City attorney backs Cryer

August 13, 2010 at 7:54 pm

*published Aug. 13, 2010
Van Norman: Westlake police chief had inherent right to suspend officer

WESTLAKE — Citing state Supreme Court cases, City Attorney John Van Norman III said that being able to suspend an officer is one of Police Chief Jeremy Cryer’s inherent rights as chief.

On Monday, Aug. 9, Cryer suspended Michael Dickerson, his opponent in the upcoming election, for two weeks after an internal investigation determined he threatened a woman while on duty. Dickerson has denied the allegation, but on his counsel’s advice declined to comment further.

Under R.S. 33:423, chiefs in certain small towns “shall make recommendations to the mayor and board of aldermen for appointment of police personnel, for the promotion of officers, to effect disciplinary action, and for dismissal of police personnel.”

The provision is part of the Lawrason Act, a set of laws that Westlake was incorporated under. The statutes exempt more than a dozen municipalities, along with towns whose populations fell between 5,900 and 6,200 people as of the 1990 census. None of the exemptions apply to Westlake.

Van Norman said he knows the law grants oversight powers to the city’s governing board, but that he deferred to the chief’s inherent power to run his office.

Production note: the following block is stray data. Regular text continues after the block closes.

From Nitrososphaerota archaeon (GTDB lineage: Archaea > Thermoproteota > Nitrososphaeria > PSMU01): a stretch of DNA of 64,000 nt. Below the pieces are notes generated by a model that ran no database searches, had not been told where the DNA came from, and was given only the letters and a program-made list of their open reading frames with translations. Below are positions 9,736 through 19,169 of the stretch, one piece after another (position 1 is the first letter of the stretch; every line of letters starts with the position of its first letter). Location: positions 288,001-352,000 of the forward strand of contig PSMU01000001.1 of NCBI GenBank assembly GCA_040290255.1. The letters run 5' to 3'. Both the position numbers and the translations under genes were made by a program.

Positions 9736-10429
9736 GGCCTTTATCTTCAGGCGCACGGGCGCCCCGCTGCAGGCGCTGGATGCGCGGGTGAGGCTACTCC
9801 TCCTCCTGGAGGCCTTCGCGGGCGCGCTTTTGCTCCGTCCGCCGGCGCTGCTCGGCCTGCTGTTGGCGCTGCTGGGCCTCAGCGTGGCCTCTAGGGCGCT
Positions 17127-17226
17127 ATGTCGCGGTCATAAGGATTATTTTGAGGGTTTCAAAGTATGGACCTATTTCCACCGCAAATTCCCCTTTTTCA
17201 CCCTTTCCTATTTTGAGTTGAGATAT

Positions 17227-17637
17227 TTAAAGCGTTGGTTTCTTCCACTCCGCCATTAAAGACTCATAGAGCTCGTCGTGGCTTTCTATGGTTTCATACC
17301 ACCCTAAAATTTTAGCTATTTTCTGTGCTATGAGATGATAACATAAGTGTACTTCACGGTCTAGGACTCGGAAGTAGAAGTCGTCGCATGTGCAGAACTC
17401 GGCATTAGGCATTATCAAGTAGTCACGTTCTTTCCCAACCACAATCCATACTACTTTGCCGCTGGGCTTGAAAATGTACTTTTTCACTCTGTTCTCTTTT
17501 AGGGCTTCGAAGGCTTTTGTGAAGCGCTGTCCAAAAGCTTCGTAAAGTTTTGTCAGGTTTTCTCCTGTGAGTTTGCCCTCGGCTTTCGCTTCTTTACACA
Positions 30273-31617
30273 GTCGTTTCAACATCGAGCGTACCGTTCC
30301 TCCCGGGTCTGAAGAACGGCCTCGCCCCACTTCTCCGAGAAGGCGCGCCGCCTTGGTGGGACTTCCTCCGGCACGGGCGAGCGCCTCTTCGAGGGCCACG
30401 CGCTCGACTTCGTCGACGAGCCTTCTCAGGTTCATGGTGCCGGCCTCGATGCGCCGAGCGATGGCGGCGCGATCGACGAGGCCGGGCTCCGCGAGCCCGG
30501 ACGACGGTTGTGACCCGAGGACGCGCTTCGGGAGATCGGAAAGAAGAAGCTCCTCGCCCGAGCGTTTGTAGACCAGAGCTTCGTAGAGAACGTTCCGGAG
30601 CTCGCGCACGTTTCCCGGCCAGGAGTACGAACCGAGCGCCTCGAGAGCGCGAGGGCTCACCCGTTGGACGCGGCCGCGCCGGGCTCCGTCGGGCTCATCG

“If you have an officer who doesn’t want to work on Saturday and he goes to the City Council, is the chief supposed to let that shift be short an officer,” he said.

Van Norman cited two state Supreme Court cases: Lentini v. Kenner and Gros v. Patterson.

In the Lentini case, the high court agreed with a police chief’s contention that a city ordinance, in listing specific job duties for chiefs, unlawfully limited his authority.

“Municipalities derive their powers from the State,” the ruling reads. “Being creatures of this higher authority, they cannot legislate beyond the bounds fixed by the State Constitution and general laws.”

In the Gros case, the court said the assistant police chief of Patterson couldn’t sue for back pay and benefits he said he was owed for the period between his suspension by the chief and his firing by the council.

His pay had been withheld by the mayor.

The justices agreed with an appellate court ruling that said Gros wasn’t entitled to recover wages because he never took legal action against the suspension.


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